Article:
Trade tensions between the US and China have been intensifying over recent months with each country imposing levies on mutual imports with extra duties. In July, Washington imposed tariffs on $34 billion worth of Chinese goods. US President Donald Trump accused Beijing of “being vicious” on trade, stressing that Chinese measures were targeting US farmers on purpose.
President Trump had repeatedly expressed discontent over the US trade deficit with China, accusing the country of unfair trade practices, intellectual property theft, currency manipulation, and of providing state aid to Chinese firms.
In July, the Chinese trade surplus with the US dropped three percent, reports South China Morning Post. China’s exports to the US fell by 2.5 percent to $41.5 billion month-on-month, while imports of US goods plunged 1.5 percent to $13.4 billion, according to data from General Administration of Customs on Wednesday, as quoted by the media.
All in all, China’s trade surplus with the US shrank to $28.08 billion in July against $28.97 billion in the previous month. Year-on-year, the growth of China’s exports to the US slowed to 11 percent last month from 12.5 percent in June, while import growth accelerated to 11 percent from 9 percent.
China has decided to impose additional tariffs on imported products from the United States worth about 16 billion U.S. dollars, according to an official statement released Wednesday.
Approved by the State Council, the Customs Tariff Commission of the State Council has decided to impose additional duties of 25 percent on the 16-billion-dollar of U.S. products after making proper adjustments to the second part of a list of the products subject to the tariffs.
The additional duties will take effect at 12:01 on Aug. 23, 2018.
The list has been appropriately adjusted after taking into account the advice of related government departments, industry associations, and enterprises to best protect the interest of domestic consumers and companies.
Alongside the statement, the customs tariff commission published a final version of the second part of the list on the website of the Ministry of Finance.
In June, the customs authority unveiled a list of products from the United States worth 50 billion U.S. dollars that will be subject to additional tariffs in response to U.S. announcement to impose additional duties on Chinese imports.
Additional duties on the U.S. products in the first part of the list, worth 34 billion U.S. dollars, came into force on July 6.
China’s foreign trade maintained steady growth in the first seven months of this year despite escalating trade tensions with the United States, with data pointing to a more balanced trade picture.
China’s goods trade went up 8.6 percent year on year to 16.72 trillion yuan (about 2.45 trillion U.S. dollars) in the January-July period of this year, customs data showed Wednesday.
Exports rose 5 percent year on year while imports grew 12.9 percent, resulting in a trade surplus of 1.06 trillion yuan, which narrowed by 30.6 percent, according to the General Administration of Customs.
“The steady growth in the first seven months is a hard-won result amid external uncertainties,” said Bai Ming with the Ministry of Commerce research department.
TRADE WAR IMPACT LIMITED
July’s trade data was under the spotlight as it was the first reading since fresh U.S. tariffs on a wide range of Chinese goods went into effect.
The United States slapped an extra 25 percent tariff on 34 billion U.S. dollars worth of Chinese imports beginning July 6, to which China responded with an equivalent retaliatory measure.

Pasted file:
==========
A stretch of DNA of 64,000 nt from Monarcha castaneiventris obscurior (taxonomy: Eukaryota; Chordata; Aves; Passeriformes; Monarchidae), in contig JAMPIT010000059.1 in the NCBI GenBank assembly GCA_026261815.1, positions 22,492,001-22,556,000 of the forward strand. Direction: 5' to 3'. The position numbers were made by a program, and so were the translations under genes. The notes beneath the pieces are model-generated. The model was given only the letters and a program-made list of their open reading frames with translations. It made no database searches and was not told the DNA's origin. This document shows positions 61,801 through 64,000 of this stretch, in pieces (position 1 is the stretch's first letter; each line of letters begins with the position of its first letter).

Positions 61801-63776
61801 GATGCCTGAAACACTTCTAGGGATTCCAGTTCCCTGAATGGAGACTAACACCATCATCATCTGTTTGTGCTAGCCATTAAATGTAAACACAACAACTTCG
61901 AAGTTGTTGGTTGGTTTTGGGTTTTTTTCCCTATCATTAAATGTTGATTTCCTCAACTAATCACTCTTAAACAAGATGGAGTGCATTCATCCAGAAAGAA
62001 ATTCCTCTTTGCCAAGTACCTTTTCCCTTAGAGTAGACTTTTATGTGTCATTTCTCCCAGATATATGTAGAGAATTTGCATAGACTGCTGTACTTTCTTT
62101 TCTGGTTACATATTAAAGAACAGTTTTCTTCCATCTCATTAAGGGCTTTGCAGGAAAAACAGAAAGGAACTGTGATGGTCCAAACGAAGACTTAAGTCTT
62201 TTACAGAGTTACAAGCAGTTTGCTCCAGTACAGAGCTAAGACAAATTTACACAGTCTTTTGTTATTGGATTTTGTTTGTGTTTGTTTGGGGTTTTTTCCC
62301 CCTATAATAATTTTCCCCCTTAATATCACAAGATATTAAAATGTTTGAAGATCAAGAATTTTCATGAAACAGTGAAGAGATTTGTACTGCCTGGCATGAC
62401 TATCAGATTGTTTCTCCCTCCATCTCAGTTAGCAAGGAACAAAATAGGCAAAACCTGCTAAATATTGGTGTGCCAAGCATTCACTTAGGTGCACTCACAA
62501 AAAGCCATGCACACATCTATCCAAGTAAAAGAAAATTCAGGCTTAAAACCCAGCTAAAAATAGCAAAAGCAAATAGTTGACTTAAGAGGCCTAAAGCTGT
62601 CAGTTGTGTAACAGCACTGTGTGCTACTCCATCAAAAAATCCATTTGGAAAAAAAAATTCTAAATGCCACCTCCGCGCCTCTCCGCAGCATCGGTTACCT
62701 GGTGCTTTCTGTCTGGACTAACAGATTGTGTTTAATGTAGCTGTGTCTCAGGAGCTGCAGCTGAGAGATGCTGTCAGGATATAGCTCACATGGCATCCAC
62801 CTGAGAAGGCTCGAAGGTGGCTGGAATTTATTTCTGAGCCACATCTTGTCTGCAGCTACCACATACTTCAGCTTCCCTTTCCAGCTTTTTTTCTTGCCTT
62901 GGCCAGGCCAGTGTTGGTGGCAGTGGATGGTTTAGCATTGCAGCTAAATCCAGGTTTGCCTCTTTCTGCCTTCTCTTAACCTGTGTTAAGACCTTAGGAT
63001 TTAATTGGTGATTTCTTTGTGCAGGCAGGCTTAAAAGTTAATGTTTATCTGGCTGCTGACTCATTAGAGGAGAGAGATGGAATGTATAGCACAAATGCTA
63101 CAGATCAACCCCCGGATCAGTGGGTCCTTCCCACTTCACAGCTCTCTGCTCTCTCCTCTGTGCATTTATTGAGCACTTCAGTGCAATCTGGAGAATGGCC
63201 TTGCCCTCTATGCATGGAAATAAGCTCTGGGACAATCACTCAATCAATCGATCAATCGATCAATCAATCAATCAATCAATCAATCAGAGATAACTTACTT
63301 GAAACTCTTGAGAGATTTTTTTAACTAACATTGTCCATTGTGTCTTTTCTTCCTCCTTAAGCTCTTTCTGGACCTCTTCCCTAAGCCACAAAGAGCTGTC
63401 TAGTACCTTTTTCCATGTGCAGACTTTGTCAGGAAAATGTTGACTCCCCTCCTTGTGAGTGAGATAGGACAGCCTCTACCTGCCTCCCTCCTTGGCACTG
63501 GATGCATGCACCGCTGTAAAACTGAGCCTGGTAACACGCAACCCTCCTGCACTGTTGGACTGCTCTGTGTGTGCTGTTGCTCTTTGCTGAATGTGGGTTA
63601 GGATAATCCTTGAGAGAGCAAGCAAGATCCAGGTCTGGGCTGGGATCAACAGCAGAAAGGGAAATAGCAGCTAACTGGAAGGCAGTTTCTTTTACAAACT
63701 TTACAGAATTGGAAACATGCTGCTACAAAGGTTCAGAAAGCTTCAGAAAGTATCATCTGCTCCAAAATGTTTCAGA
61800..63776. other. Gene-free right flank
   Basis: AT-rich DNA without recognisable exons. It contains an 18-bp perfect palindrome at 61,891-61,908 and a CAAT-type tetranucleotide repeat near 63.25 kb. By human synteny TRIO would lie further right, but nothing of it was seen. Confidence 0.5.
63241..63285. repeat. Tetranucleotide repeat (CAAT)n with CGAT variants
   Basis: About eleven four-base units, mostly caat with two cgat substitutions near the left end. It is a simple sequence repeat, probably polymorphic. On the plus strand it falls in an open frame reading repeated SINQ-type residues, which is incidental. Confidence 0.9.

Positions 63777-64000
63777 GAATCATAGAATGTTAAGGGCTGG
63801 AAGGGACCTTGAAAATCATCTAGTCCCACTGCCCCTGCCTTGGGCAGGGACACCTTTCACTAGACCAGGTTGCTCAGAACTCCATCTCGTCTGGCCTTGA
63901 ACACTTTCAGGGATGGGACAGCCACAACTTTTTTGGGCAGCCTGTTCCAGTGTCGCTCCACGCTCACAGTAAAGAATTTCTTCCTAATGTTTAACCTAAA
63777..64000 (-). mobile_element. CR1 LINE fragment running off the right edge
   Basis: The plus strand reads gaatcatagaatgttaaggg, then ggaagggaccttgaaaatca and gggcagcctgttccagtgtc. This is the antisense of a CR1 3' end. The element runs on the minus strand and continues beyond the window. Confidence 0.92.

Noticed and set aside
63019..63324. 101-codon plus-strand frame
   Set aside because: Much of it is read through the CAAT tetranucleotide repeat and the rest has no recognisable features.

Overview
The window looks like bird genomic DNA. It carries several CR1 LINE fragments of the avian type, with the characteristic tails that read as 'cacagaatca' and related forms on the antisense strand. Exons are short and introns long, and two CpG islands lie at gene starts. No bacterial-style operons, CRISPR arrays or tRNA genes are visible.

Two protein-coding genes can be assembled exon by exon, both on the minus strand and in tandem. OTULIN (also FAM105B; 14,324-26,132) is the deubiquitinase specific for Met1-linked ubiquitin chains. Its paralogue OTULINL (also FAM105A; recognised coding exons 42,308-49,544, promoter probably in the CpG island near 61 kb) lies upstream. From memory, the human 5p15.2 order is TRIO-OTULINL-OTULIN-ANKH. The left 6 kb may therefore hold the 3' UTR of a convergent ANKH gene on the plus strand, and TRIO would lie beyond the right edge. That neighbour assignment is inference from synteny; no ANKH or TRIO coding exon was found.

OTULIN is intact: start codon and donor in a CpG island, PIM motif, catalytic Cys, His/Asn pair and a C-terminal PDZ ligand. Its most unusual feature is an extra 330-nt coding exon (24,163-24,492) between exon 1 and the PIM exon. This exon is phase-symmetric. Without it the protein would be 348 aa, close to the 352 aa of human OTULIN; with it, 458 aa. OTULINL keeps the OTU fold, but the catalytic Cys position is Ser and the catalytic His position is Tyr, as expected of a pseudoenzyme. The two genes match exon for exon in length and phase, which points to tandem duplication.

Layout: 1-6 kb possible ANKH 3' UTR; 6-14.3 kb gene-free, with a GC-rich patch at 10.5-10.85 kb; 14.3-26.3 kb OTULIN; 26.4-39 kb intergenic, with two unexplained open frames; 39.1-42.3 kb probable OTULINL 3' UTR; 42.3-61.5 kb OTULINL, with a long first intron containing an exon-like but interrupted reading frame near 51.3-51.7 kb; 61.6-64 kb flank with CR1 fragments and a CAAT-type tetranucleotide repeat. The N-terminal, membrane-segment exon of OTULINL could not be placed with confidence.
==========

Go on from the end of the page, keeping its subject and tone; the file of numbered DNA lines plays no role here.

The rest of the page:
In July, China’s exports rose by 6 percent to 1.39 trillion yuan, a reading that beat market expectations, Huatai Securities said in a research note.
The better-than-expected growth might be partly because China tends to strengthen economic and trade ties with other major economies amid trade tensions with the United States, it said.
Wednesday’s data showed that China’s trade with the United States totaled 2.29 trillion yuan in the first seven months, up 5.2 percent year on year.
During the same period, trade with the European Union, its largest trading partner, climbed 5.9 percent, and trade volume with ASEAN countries increased by 11.6 percent.
Trade with countries along the Belt and Road totaled 4.57 trillion yuan, up 11.3 percent year on year, 2.7 percentage points faster than the average growth rate, data showed.
“The tariffs have so far had a limited impact on overall trade,” China Merchants Securities said in a research note.
While short-term effects might be mild, the impact of U.S. tariffs on China’s trade may be gradually revealed as time passes and more tariffs on Chinese goods threatened by the United States take effect, it noted.
MORE BALANCED TRADE
Wednesday’s data also revealed a more balanced trade picture, with China’s imports jumping 20.9 percent to reach 1.21 trillion yuan in July.
Thanks to the surge, the trade surplus narrowed by 42.6 percent to 176.96 billion yuan last month. In the first seven months, the trade surplus narrowed by 30.6 percent compared with a year ago.
China has been seeking a more balanced trade pattern, with a series of pro-import policies introduced.
Earlier in July, China’s State Council released guidelines on expanding imports, promising tariff cuts, clean-ups of unreasonable price mark-ups, and better intellectual property rights protection.
The policy incentives have had positive impacts on imports, Huatai Securities noted.
It added that a decision of intensifying efforts to improve infrastructure, made at a meeting of the Political Bureau of the Communist Party of China Central Committee in late July, will further drive imports of industrial raw materials such as iron ore.
Looking forward, China tends to maintain strong imports, while exports are also likely to hold steady despite uncertainties rising from trade tensions with the United States, Bai said.